I first heard about everlasting onions from someone who lives overseas. They told me how great they were and said that they were extremely rare for some reason. Importing onion plants/bulbs is more trouble/expense than I can deal with. Importing onion seed is less difficult but everlasting onions never really set seed so this was also out of the question. I then started to search for them in Australia. No one seemed to sell them, it took me years to track them down in Australia. Eventually I found someone who sold me some small plants. She had these plants for well over 30 years and said that they flowered each year but had never set seed. This sounded right so was worth a try.
|Everlasting onion bulbs sprouting - normally they are far larger than these|
At first I was skeptical that I had in fact got the right thing. They looked like any spring onion or young onion plant before it bulbs up, but the plants were extremely uniform in size. I planted them somewhere safe and waited. In a few weeks most had split in half so I dug them up and divided them. A few weeks later the rest had split in half so I divided again. In another month or so they all divided again at least once, some of them divided a few times. By this stage they were no longer uniform in size and I grew tired of digging them up and dividing them. I now had a few dozen plants and was convinced that they were better than regular spring onions.
Once winter hit these plants were not at all bothered by frost. The growth slowed somewhat but other than that they looked happy and continued to divide. Spring was great, they grew faster, divided faster and began to flower. The flowers did not look complete and they did not even try to set seed. They looked like Allium cepa flowers rather than Allium fistulosum, so I was then convinced that they were not ordinary spring onions and were most likely true everlasting onions.
When summer rolled around some kept growing but most I let dry down to see if they produced bulbs. They ended up growing small purple bulbs, a bit larger than a french shallot. Being new to everlasting onions I decided not to eat the bulbs, instead I replanted them. Each bulb divided into a dozen or more plants when it resprouted! Over the past few years I have let some die to bulbs each year, if they are crowded they produce small bulbs, if they are given space the bulbs are much larger.
How everlasting onions are used
Once you grow everlasting onions you will never need to buy spring onions or shallot bulbs ever again.
We eat the green tops year round in place of spring onions. Unlike spring onions they never get too thick and fibrous. I have some spring onions that I planted as seed when we moved here, they are large and thick and a bit too fibrous to eat. I do not have the heart to kill them, but do not know how to make them small and delicate again. Cutting them to the ground helps but it does not take them long to turn into monsters again.
If we keep watering the everlasting onions over summer they keep growing, if we don't water they die down to nice little bulbs. The bulbs can be used as salad onions, they are good for this purpose. The bulbs seem to store forever, I don't know how long but it is at least several months. We have fried the onion bulbs, they are nice but become very crunchy. I think they must be reasonably high in sugars as they caramelise rather quickly. Everlasting onion bulbs can be used in any recipe that calls for onion bulbs or french shallots.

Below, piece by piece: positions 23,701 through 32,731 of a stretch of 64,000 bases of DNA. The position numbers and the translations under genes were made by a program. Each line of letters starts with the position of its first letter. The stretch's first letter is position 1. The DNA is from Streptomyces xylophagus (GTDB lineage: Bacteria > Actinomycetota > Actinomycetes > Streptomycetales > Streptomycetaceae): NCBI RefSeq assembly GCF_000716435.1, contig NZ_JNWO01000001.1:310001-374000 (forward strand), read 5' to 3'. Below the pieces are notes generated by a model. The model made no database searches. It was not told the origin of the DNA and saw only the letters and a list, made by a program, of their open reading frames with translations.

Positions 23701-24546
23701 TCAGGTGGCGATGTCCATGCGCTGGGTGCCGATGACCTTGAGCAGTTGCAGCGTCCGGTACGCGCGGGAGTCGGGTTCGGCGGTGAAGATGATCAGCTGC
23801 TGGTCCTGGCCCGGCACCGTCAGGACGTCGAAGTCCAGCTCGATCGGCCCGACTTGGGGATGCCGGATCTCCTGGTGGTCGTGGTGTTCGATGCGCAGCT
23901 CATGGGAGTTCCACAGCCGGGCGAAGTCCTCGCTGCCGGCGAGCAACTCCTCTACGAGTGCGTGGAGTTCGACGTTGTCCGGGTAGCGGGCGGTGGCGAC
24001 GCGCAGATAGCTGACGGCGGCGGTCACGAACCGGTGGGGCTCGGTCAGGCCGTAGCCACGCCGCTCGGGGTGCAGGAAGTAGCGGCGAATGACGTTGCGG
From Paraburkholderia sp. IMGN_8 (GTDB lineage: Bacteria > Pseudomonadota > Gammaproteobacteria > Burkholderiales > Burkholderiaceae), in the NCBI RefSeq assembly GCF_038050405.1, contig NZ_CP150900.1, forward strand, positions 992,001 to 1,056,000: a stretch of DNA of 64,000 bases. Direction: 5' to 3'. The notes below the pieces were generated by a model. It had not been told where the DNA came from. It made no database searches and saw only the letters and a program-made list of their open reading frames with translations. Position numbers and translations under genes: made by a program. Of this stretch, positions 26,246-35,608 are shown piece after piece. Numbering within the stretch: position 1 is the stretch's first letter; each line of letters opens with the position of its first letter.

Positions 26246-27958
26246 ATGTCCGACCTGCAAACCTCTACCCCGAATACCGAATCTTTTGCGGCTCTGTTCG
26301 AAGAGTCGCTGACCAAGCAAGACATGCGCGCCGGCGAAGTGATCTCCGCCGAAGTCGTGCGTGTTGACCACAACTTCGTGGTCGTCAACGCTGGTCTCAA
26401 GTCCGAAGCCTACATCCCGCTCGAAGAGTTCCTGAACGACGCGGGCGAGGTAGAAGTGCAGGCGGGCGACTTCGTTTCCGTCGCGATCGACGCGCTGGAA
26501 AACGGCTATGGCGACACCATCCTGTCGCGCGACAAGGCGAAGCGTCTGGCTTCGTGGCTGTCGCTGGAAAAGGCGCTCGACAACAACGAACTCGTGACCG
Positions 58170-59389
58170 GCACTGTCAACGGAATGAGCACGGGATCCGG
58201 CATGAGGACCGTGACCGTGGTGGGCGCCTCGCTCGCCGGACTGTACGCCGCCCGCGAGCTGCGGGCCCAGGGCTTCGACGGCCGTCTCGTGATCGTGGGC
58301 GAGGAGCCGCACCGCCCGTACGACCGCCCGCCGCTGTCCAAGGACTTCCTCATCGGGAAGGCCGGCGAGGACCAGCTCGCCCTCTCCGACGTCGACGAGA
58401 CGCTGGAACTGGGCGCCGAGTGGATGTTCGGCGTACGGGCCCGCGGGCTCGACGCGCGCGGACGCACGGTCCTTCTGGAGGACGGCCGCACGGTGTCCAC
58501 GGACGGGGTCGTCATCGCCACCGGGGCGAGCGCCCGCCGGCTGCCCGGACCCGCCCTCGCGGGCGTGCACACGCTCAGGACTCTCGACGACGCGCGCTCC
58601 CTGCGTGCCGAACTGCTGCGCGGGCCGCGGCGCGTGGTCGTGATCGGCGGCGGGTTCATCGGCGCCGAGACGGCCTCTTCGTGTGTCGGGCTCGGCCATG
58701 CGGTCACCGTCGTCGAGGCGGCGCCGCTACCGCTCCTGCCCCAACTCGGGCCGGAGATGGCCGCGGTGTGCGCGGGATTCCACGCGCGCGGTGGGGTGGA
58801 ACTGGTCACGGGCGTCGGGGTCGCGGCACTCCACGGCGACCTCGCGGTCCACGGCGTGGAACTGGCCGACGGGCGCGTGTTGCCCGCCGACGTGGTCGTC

|Everlasting onion bulbs - they can be larger or smaller than this|
How to increase your stock
Everlasting onions know what they are doing as far as reproduction goes. They split in half numerous times throughout the year. If they are divided each division will also multiply. Neither heat nor frost bothers them. It does not take long for a few to become a decent patch. Like any other onion, if you plan to eat the bulb you do not have to kill the plant. If you cut off the roots with a few mm of the base of the bulb this can be sprouted and replanted. I have only done this once as I now have enough plants that they quickly replace any that we eat.
Everlasting onions are hardy, I planted one under a tree when I got them. I do not water or weed this one after it was established, I had actually forgotten all about it. This summer it was so hot and dry that we had no grass and I saw that it has divided into a substantial clump and is still hanging in there. They are not as large or numerous as the ones that are well watered and weeded, but they are surviving and reproducing. Planting an extra plant in an out of the way like this is a great way to increase your stock as you tend to forget about them for a while and when you find them again they tend to be rather numerous and in need of digging up and dividing.
The lady who I got the everlasting onions from had them flower each year for 30 odd years and had never seen any seed produced ever, the first few years I had similar results. This year after they flowered I had a small number of seeds produced. From several hundred flower heads I ended up with about 30 seeds. I planted some of them and have a few seedlings appear. I have no idea what they will turn into, perhaps exactly like their parent or perhaps something entirely different.
I have heard of someone who grew potato onion seeds and ending up with something very similar to my everlasting onions. That makes me wonder if everlasting onions are another type of potato onion that was seed grown many years ago. If so the results from the seed grown plants should be extremely interesting.
Where to find everlasting onions in Australia
To the best of my knowledge no one else is selling these other than me. I am happy to be wrong on this as they are a great vegetable and more people should grow them. I have everlasting onions for sale all year, they are listed on my for sale page along with some other perennial vegetables and heirloom vegetable seeds.